Scythica Vindobonensia

♦  ♦  ♦  Projects  ♦  ♦  ♦

♦ The Scythica Vindobonensia were discovered in 2007–2009 by Jana Grusková during a research project of the Austrian Academy of Sciences, which focused on Greek palimpsests of the Austrian National Library (ANL) in Vienna and was led by Otto Kresten (Byzanzforschung). She deciphered about 15% of the text and identified it as probably coming from Dexippus’ Scythica (see Untersuchungen, 2010, 51–53).

♦ In 2012, a new research project started, "Important textual witnesses in Vienna Greek palimpsests" (P 24523-G19), which was funded by the Austrian Science Fund (FWF). Its objective was to examine – among other valuable palimpsests of the ANL – the Scythica Vindobonensia (see GLO 2012, 75-77). The project was led by Otto Kresten and hosted at the Austrian Academy of Sciences, Division of Byzantine Research (ABF of the Institute for Medieval Research, IMAFO). Jana Grusková together with Gunther Martin, a specialist on Dexippus, deciphered 60% of the palimpsest in the Codex Vind. hist. gr. 73 (fols. 192r–195v) and, in 2014–2015, published six pages (of the eight in total) in a provisional transcription along with a translation and some initial observations on the text. Cutting-edge methods of digital recovery of erased writings (multispectral imaging and special image processing) were applied in cooperation with the Early Manuscripts Electronic Library (EMEL) to make the original manuscript visible ().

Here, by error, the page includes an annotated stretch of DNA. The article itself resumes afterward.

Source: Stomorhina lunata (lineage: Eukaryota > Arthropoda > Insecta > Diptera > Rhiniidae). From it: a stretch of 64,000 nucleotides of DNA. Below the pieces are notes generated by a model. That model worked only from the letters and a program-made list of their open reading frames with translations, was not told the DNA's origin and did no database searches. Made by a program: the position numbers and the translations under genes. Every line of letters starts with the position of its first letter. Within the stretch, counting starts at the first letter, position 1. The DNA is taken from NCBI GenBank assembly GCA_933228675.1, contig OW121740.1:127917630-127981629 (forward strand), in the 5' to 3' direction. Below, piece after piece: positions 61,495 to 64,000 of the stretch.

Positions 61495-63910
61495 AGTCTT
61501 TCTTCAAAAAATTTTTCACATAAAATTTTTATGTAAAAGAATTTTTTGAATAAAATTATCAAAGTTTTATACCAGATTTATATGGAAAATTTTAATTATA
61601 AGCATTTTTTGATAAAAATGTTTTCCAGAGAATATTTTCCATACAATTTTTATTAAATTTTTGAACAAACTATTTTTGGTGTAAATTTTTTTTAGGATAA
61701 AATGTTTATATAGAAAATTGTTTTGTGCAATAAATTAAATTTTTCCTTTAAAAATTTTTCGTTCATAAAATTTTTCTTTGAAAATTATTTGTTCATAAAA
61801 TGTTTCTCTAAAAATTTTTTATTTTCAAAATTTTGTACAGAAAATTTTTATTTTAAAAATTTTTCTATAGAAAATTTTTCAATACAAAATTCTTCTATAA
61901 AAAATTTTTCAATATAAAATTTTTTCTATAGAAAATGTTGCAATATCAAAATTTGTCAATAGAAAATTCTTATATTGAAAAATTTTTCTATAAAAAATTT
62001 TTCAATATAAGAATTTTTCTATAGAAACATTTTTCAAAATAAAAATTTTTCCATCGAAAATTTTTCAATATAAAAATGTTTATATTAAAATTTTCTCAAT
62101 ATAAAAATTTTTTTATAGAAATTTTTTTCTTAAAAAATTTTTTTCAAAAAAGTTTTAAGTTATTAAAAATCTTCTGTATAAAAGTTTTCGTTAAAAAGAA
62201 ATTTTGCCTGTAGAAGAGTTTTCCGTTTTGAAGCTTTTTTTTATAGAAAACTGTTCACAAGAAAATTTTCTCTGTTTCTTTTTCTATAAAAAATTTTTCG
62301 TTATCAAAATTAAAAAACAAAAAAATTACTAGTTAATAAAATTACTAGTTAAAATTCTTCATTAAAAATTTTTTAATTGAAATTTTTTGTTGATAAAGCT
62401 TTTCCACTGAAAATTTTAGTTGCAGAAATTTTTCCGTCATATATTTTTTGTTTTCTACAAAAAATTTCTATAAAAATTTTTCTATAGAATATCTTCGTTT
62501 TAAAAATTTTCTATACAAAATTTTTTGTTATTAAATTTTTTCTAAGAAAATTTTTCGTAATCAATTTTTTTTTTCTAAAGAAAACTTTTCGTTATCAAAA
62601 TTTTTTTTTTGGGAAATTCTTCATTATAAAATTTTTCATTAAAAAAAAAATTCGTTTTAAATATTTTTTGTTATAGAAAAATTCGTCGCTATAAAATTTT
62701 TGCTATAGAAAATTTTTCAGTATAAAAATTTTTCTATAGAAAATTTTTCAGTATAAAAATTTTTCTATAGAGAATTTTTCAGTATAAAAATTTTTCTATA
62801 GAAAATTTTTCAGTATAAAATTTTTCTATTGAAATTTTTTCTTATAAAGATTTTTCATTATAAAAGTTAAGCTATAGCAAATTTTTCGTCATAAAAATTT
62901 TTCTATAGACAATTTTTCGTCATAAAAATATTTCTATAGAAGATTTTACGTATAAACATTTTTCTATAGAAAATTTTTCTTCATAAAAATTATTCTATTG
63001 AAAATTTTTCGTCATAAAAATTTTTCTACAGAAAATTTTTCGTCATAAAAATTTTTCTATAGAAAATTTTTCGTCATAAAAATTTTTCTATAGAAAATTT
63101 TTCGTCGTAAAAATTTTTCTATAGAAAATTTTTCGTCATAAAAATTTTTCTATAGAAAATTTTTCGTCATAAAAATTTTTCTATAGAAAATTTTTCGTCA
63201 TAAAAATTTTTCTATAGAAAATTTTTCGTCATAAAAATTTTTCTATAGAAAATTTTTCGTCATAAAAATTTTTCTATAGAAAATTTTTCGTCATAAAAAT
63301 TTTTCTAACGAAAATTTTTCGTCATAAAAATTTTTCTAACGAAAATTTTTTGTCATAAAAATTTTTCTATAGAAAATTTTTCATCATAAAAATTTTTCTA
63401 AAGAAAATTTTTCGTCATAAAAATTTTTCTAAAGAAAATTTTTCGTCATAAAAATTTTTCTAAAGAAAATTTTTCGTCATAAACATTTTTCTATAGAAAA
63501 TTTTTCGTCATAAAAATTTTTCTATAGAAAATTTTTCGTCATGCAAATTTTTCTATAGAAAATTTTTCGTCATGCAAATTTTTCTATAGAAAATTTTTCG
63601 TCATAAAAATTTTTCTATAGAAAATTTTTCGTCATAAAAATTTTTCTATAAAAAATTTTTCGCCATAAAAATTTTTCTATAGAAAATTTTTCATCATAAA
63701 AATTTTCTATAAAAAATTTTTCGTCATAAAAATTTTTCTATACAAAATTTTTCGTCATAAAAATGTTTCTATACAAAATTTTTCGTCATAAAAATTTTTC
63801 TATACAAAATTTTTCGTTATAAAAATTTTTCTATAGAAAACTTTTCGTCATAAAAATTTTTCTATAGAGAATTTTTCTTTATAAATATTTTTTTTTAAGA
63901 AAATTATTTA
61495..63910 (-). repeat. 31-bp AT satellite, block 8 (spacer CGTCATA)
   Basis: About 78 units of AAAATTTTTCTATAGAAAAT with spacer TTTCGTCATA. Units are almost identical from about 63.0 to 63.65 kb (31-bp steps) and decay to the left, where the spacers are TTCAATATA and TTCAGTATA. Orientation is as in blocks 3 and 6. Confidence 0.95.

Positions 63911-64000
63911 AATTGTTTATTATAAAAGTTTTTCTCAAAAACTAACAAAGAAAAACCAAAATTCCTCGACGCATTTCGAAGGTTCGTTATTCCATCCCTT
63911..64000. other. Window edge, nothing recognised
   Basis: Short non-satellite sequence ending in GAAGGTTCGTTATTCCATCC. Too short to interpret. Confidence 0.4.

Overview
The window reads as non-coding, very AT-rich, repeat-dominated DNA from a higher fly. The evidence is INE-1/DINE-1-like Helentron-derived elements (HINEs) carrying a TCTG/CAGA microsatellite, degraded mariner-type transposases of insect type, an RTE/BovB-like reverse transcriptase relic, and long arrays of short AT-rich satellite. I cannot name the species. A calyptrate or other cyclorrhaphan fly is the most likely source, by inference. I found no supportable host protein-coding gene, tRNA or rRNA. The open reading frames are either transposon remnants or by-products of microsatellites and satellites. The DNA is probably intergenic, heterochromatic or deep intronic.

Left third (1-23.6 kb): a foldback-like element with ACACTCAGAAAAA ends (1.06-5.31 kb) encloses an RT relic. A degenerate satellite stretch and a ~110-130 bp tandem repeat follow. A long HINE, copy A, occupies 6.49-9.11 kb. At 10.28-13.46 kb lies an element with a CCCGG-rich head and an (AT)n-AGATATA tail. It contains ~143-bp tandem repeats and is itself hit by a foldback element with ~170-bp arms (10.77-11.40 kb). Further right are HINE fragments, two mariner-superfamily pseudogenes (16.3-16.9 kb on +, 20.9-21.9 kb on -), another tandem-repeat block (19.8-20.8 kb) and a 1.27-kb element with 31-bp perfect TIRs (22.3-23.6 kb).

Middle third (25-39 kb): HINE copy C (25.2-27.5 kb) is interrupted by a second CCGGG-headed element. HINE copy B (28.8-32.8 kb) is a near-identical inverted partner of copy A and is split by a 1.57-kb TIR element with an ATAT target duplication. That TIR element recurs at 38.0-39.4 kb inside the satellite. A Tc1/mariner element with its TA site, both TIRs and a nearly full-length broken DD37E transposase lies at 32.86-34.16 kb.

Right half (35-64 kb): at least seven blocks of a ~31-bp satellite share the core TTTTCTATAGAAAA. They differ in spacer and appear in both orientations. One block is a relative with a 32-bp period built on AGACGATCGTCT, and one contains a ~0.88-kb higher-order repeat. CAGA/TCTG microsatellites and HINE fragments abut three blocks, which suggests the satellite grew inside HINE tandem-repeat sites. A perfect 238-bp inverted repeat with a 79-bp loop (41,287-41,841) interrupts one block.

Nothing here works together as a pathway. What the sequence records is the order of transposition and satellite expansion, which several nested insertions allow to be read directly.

♦ Subsequently, in order to reveal and decipher the remaining 40% of the palimpsest and prepare a critical and commented edition, Kresten, Grusková and Martin together with Fritz Mitthof, a specialist in Ancient history, applied to the FWF for new funding.

The project "Scythica Vindobonensia" (P 28112-G25) started in 2015. It was led by Fritz Mitthof and Otto Kresten and conducted at both the University of Vienna (Department of Ancient History, Papyrology and Epigraphy) and the Austrian Academy of Sciences (ABF, Byzantine research). Jana Grusková and Gunther Martin continued their work on further deciphering and editing the new text. Additional state-of-the-art methods of digital recovery, including XRF element mapping, were applied to make the previously illegible parts of the palimpsest legible. In addition, extended studies on selected historical, prosopographical, epigraphical and geographical aspects were published by Fritz Mitthof and Olivier Gengler. Moreover, scholars from various fields have been invited to explore the new fragments in their historical and historiographical contexts, from the Roman to the Byzantine Era. An international conference "Empire in crisis: Gothic invasions and Roman historiography" was organized on 3 to 6 May 2017 in Vienna and important questions were discussed and settled. The proceedings volumeEmpire in Crisis was published in 2020 (TYCHE Supplementband 12, Wien: Holzhausen Verlag). Leading specialists in Greek palaeography were brought in to discuss and settle the problematic issues of palaeography, codicology and book history of the Vienna palimpsest: a colloquium of them and the two editors took place on 7–8 May 2017 in Vienna.

The work on the Scythica Vindobonensia alias Dexippus Vindobonensis continues. The critical edition will be published as soon as the complex process of digital recovery and the decipherment of the faint surviving traces of the erased text, covered by another script, have been completed and the newly revealed passages have been examined (see Scholarship).